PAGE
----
When Dempsey joined the board in 2001, St. Charles had only one hospital. The board met one day every month. There were no committees.
Since, the Bend-based hospital system has grown to encompass hospitals in Redmond, Madras and Prineville.
“Now, as we’ve gone from one to two to three to four hospitals … the role has changed, and the expectation of what the board is supposed to do, I can personally tell you, has changed dramatically,” he said.
Serving as a director is complicated work, and Sayeg said the board constantly assesses its directors on their attendance and continued education.
“To the extent that individuals don’t perform, they will not be on the board,” he said.
Last year, each director spent 10 hours per week on board duties, according to St. Charles’ tax form.
Dempsey and Sayeg said paying directors has helped St. Charles attract and maintain people with expertise that’s crucial to the health system.
One of those people is Dr. Hartwell Lin, regional director for CEP America’s East Bay Region and an emergency physician for the John Muir Medical Center in Concord, California.
Lin can tell the board what worked or didn’t work for his health system, and cautions against certain decisions, Dempsey said.
Other board members bring significant financial experience, such as Doug Downer, money manager at Sundowner Capital Management in Bend.
Jack Caynon recalls the question of director compensation coming up when he served as general counsel for Salem Hospital. He asked a high-profile community member who sat on a number of for-profit boards whether he would consider sitting on the hospital board without pay. For-profit companies typically pay their board members.
“He said, ‘No, because I make money serving on these other for-profit boards,’” said Caynon, special counsel for the law firm Sussman Shank in Portland. “‘So with my time in my job, as well as doing these board positions, it just doesn’t make sense for me to take a position on a not-for-profit board and not getting paid anything.’”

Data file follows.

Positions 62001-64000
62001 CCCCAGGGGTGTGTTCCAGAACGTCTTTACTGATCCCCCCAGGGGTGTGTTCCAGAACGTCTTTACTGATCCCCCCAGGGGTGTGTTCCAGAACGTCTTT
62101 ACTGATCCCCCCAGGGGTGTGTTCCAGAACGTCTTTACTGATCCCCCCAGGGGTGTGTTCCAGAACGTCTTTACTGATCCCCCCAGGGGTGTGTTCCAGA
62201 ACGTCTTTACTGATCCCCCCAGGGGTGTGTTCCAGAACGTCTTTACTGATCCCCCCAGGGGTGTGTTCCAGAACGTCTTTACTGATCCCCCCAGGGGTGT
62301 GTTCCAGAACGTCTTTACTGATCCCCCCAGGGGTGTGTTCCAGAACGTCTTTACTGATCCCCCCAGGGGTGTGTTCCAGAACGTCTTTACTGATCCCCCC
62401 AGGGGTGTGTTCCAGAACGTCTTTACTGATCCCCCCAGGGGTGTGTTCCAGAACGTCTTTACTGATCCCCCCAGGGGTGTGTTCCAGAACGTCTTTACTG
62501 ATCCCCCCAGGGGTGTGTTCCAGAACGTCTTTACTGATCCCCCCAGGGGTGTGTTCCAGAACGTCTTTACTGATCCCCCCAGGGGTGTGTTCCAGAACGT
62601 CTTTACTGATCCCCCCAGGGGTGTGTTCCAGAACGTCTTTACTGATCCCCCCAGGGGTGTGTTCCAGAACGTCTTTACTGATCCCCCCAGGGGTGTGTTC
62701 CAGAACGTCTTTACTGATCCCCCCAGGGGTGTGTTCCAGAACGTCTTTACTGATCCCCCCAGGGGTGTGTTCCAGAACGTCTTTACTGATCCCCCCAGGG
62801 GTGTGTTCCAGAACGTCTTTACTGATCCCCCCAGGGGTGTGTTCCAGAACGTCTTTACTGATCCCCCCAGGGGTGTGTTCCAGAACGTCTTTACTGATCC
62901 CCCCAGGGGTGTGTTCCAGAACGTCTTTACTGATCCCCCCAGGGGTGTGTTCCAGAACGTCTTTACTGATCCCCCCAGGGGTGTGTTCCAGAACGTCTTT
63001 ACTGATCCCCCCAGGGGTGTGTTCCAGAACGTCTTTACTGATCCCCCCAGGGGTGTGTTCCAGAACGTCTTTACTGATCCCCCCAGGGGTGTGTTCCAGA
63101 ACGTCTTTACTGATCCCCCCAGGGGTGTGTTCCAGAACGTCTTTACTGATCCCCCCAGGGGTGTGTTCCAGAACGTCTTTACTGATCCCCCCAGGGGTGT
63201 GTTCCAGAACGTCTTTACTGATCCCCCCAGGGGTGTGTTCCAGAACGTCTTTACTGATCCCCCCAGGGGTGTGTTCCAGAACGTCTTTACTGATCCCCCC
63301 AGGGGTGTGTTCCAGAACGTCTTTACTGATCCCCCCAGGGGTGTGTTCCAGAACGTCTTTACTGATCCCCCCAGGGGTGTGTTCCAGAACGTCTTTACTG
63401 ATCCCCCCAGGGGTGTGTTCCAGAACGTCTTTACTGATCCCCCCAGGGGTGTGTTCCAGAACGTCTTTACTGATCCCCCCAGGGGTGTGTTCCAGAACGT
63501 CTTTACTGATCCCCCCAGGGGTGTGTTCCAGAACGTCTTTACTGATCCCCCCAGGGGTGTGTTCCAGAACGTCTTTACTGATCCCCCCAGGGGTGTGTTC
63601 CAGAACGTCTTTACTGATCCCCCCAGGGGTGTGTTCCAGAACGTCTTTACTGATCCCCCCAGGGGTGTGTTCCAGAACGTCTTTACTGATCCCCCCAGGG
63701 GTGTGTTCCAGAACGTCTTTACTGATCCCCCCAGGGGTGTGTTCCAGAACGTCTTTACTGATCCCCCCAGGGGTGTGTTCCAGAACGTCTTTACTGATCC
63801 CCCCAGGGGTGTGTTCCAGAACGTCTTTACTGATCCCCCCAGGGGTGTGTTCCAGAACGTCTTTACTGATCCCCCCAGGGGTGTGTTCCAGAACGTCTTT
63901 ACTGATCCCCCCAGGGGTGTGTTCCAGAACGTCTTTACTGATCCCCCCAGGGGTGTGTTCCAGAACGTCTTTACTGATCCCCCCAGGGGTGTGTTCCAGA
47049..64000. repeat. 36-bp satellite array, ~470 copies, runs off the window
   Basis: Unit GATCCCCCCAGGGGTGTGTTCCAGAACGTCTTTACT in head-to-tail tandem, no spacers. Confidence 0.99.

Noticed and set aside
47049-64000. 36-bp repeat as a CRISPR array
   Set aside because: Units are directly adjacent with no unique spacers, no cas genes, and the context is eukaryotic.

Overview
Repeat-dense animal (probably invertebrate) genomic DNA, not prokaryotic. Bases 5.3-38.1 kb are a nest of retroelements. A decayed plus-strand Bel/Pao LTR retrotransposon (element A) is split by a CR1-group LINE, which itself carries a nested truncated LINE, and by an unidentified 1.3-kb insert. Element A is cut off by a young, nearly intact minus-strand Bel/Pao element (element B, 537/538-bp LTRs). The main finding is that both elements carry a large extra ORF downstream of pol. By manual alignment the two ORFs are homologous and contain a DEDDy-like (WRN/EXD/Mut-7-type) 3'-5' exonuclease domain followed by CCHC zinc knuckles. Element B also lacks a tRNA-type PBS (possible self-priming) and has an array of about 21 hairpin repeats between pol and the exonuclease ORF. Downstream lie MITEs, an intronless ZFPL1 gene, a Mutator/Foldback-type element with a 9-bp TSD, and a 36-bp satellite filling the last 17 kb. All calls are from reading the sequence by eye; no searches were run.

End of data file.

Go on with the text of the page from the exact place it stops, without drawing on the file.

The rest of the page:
With that in mind, some nonprofit health systems have taken the position that they need to treat their boards the way for-profit companies do, Caynon said.
“If we want to get the best people, we need to pay them,” Caynon said. “That is kind of their view.”
Nonprofits have to be careful when it comes to board member compensation, however, cautioned Peisert, of the Governance Institute. If it’s perceived to be too much, it could potentially raise red flags at the state or federal levels. In her view, board member pay is not always a necessity.
“I think there are still plenty of folks out there who are willing to volunteer their time to put towards a good cause, and serving on a health care board is one of the best causes out there,” Peisert said.
The Oregon Department of Justice has not looked into hospital board member compensation, according to an email from the department’s spokeswoman. Such scrutiny would more likely come from the IRS, Caynon said.
Dempsey said he thinks whether or not board members are paid is “irrelevant.”
“It’s kind of a personal thing, when you live here,” he said. “Your kids, your grandkids, your family members, your next-door neighbors have to use this place. You want it to be the best it can possibly be.”